Organizational culture, the dominant cultures is what we are actually referring to: the organizations values that it preaches and sheared most widely by it employee’s .due to globalization, organizations are characterized by various divisions, occupational groups and geographical regions. Some subcultures enhance the dominant culture by espousing parallel
Assumptions, values, and beliefs; others are called countercultures because they directly oppose the organization’s core values. Subcultures, particularly countercultures, potentially create conflict and dissension among employees, but they also serve two important functions. First, they maintain the organization’s standards of performance and ethical behavior. (Steven L. 2000.)
Innovative Cultures
According to the OCP framework, companies that have innovative cultures are flexible, adaptable, and experiment with new ideas. These companies are characterized by a flat hierarchy and titles and other status distinctions tend to be downplayed. For example, W. L. Gore & Associates is a company with innovative products such as GORE-TEX?? (the breathable fabric that is windproof and waterproof), Glade dental floss, and Elixir guitar strings, earning the company the distinction as the most innovative company in the United States by Fast Company magazine in 2004.
Aggressive Cultures
Companies with aggressive cultures value competitiveness and outperforming competitors; by emphasizing this, they often fall short in corporate social responsibility. For example, Microsoft is often identified as a company with an aggressive culture.
Outcome-Oriented Cultures
The OCP framework describes outcome-oriented cultures as those that emphasize achievement, results, and action as important values. A good example of an outcome-oriented culture may be the electronics retailer Best Buy. Having a culture emphasizing sales performance, Best Buy tallies revenues and other relevant figures daily by department. Employees are trained and mentored to sell company products effectively, and they learn how much money their department made every day.Copeland, M. V. (2004, July).
Stable Cultures
Stable cultures are predictable, rule-oriented, and bureaucratic. When the environment is stable and certain, these cultures may help the organization to be effective by providing stable and constant levels of output.Westrum, R. (2004, August).
People-Oriented Cultures
People-oriented cultures value fairness, supportiveness, and respecting individual rights. In these organizations, there is a greater emphasis on and expectation of treating people with respect and dignity.Erdogan, B., Liden, R. C., & Kraimer, M. L. (2006).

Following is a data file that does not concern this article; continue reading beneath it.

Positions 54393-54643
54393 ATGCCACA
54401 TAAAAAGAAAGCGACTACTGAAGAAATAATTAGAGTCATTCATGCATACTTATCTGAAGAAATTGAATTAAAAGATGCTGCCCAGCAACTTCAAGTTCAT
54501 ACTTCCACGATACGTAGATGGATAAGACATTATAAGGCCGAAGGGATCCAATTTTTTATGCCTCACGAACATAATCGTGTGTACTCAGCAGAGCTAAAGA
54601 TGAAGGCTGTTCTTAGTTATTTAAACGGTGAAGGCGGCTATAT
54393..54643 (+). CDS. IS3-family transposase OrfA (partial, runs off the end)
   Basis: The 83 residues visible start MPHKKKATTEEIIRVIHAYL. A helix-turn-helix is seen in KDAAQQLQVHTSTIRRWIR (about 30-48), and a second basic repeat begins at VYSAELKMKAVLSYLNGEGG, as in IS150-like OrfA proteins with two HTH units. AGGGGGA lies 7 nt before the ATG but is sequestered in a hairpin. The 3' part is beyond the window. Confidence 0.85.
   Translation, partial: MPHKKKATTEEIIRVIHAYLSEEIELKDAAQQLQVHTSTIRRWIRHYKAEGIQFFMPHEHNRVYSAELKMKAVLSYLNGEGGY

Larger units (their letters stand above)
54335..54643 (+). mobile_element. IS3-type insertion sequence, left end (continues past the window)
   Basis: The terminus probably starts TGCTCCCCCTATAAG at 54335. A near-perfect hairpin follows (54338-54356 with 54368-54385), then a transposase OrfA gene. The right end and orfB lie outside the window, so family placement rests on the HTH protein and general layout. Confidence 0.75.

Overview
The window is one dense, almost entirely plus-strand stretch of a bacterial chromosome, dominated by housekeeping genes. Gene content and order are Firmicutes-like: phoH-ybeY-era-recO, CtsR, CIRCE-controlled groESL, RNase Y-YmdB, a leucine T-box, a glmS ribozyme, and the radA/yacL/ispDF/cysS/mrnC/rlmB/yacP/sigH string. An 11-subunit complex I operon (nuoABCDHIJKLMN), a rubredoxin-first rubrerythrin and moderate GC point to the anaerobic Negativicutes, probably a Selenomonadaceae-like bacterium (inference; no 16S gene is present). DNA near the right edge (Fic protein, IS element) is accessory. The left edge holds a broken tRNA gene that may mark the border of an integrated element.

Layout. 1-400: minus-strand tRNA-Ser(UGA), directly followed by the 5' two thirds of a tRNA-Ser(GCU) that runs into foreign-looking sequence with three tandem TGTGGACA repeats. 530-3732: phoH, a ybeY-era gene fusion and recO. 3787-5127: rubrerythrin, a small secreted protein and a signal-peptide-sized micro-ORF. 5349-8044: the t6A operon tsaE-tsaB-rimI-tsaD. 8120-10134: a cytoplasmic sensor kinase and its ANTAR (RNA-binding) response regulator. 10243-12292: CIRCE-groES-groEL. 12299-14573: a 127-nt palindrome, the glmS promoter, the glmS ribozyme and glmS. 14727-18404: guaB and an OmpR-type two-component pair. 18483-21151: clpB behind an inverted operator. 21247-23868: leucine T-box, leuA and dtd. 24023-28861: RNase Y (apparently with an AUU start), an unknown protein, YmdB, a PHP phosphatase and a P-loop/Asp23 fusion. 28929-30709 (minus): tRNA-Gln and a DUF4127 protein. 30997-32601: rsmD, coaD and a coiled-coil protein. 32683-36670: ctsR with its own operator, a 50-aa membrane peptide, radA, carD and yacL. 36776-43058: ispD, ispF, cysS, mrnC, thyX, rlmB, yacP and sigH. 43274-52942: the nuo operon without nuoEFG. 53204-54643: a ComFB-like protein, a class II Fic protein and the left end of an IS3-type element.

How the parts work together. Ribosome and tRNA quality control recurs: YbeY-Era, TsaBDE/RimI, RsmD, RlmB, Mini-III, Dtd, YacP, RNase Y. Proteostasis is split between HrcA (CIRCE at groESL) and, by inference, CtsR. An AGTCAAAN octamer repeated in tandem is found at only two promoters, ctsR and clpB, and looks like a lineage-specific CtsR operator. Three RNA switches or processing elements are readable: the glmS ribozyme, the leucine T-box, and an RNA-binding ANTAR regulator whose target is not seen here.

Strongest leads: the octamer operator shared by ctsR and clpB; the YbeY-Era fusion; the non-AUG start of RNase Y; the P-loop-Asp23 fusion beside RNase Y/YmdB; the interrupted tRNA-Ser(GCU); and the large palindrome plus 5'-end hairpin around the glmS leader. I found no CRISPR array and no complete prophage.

Team-Oriented Cultures
Companies with a team-oriented culture are collaborative and emphasize cooperation among employees. For example, Southwest Airlines facilitates a team-oriented culture by cross-training its employees so that they are capable of helping one another when needed. The company also emphasizes training intact work teams.Bolino, M. C., & Turnley, W. H. (2003).
Detailed oriented culture
Organizations usually priorities and emphasize on precision as a frame work as well as paying attention to details are detailed oriented cultural organizations
Organizations differ in their cultural content; that is, the relative ordering of beliefs, values, and assumptions. The following companies and their apparent dominant cultures have been conceded: Golden star Wassa limited is a mining company in the western region of Ghana. Responsive and collegial best describes the corporate culture of Golden star Wassa. The Denver, USA, conglomerate is a leader in Gold exploration and production in Ghana. But don’t expect employees to personally take credit for their own successes. Unlike the ‘me first’ cultures found in high technology firms, Golden star emphasizes understated collegiality. Also Frugality is clearly a corporate value at GSR. Everyone’s desks are made from doors. Monitors are propped up on telephone books to avoid paying for monitor stands. Extra chairs are considered an extravagance. ‘By watching your overhead you can spend more on business expansion, and we don’t snap our Suspenders,’ says GSR CEO Michael Hunt.